The Department of Chicana and Chicano Studies is an interdisciplinary undergraduate program that fosters a historical, political, social, and cultural understanding of the heterogeneous Chicano and Chicana experience. Chicana and Chicano Studies builds upon the critical inquiry of traditional disciplines, as well as upon a host of innovative approaches that have surfaced over the last few decades, most notably in gender, ethnic, sexuality, border, and global studies. Chicana and Chicano Studies thus actively advocates the crossing of disciplinary boundaries and encourages the creative interweaving of methods, providing a unique alternative to traditional forms of intellectual inquiry.
In the twenty-first century, the Chicana/Latina and Chicano/Latino peoples of the United States and particularly of California are situated at the forefront of a new multicultural, multilingual force that is rapidly changing the face of the Americas. Given its interdisciplinary nature, the Department of Chicana and Chicano Studies is uniquely positioned to comprehend the diverse knowledge, experience, and cultures resulting from these millennial transformations. The academic program integrates the study of Chicana/o populations in the United States with studies of history, consciousness, political institutions, social systems, and forms of cultural expression. Many Chicana and Chicano Studies courses address contemporary issues that arise in response to new political, economic, and cultural realities: changing modes of identity; new understandings of gender, sexuality, and social movements; immigration and bi-national populations; and growing trends toward globalization, transnationalization, and transculturation. Courses critically engage themes and methods capable of speaking about race, culture, power, sexuality, gender, class, and social transformation.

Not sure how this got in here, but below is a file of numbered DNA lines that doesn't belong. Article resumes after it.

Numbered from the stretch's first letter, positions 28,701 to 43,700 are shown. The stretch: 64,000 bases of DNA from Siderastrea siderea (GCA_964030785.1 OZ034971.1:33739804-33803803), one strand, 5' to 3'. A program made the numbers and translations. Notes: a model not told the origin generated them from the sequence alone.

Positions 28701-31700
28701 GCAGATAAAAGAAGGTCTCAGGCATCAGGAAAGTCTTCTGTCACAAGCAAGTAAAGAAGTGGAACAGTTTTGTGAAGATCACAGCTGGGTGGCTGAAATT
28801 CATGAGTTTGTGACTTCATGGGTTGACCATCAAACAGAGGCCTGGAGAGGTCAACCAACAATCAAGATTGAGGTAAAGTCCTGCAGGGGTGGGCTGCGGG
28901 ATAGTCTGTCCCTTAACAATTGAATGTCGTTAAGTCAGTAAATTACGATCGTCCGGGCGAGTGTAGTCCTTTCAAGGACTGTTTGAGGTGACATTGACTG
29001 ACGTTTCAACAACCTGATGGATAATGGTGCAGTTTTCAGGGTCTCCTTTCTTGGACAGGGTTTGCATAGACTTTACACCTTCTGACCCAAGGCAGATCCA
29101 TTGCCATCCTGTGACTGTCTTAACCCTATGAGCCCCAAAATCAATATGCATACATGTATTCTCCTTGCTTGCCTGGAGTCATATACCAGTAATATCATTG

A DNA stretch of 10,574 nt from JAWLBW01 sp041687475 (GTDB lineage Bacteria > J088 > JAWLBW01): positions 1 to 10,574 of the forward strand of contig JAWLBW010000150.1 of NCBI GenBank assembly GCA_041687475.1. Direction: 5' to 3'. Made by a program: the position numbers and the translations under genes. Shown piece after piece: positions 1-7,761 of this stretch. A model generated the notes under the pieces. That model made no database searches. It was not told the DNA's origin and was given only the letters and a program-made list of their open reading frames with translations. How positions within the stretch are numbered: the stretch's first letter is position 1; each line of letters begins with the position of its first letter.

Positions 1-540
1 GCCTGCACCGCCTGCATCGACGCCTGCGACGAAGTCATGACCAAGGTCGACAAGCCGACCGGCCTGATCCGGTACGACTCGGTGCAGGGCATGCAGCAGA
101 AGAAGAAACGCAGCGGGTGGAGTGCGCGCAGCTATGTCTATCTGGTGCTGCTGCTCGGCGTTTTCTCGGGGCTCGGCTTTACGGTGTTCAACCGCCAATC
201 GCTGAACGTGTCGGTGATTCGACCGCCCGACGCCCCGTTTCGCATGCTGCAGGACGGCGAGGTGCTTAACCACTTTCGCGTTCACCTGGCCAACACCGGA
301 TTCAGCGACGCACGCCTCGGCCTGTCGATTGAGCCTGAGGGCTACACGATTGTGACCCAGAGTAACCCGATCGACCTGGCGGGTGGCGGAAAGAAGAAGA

The major in Chicana and Chicano Studies is designed to provide a broad liberal arts education for the twenty-first century. The goals of the major are as follows: (1) to encourage participatory and student-centered learning so that students become agents of knowledge and change; (2) to motivate students to examine their own political, economic, social, and cultural positions; (3) to empower students to move beyond being objects of study toward being subjects in their own social realities; (4) to enable majors to become conversant in historical and structural formations of power pertaining to processes such as racism, sexism, historicity, gender, race relations, inter-ethnic connections, and dominant social theories; (5) to prepare all students to inhabit and contribute to an increasingly diverse and transnational society which demands new modes of interaction.
The major can be used as preparation for a career in such fields as teaching and education, counseling and social services, health and human services, public service, law, and business. The major also provides excellent undergraduate preparation for students who intend to do graduate work in the field of ethnic-American studies or associated areas in the social sciences, humanities, or arts.
Undergraduate majors, incoming students, and prospective majors are invited to consult the departmental undergraduate academic advisor about all aspects of planning a program in Chicana and Chicano Studies. Detailed descriptions of course offerings are available in the department office prior to the registration period, along with several guides and information sheets for majors and prospective majors.
Students with a bachelor’s degree in Chicana and Chicano Studies who are interested in pursuing a California Teaching Credential should contact the credential advisor in the Graduate School of Education as soon as possible.
Senior Honors Program
The Department of Chicana and Chicano Studies commonly offers honors sections in lower-division survey courses and selected upper-division courses. Upper-division College Honors Program students may also design their own contract courses and independent studies courses with Chicana and Chicano Studies faculty. In addition, the Chicana and Chicano Studies Department offers a departmental honors program. Candidates for departmental honors must be in residence at UCSB for at least one year (three quarters) as Chicana and Chicano Studies majors, have a minimum overall GPA of 3.0, and a minimum 3.5 GPA in the major; special circumstances will be considered for those who fall short of the GPA requirement. During their senior year, students work closely with department faculty to prepare an honors thesis, and enroll in Chicana/o Studies 197HA-HB-HC, which is designed to facilitate research and writing of the thesis. Honors program graduates receive the award of distinction in their major upon graduation.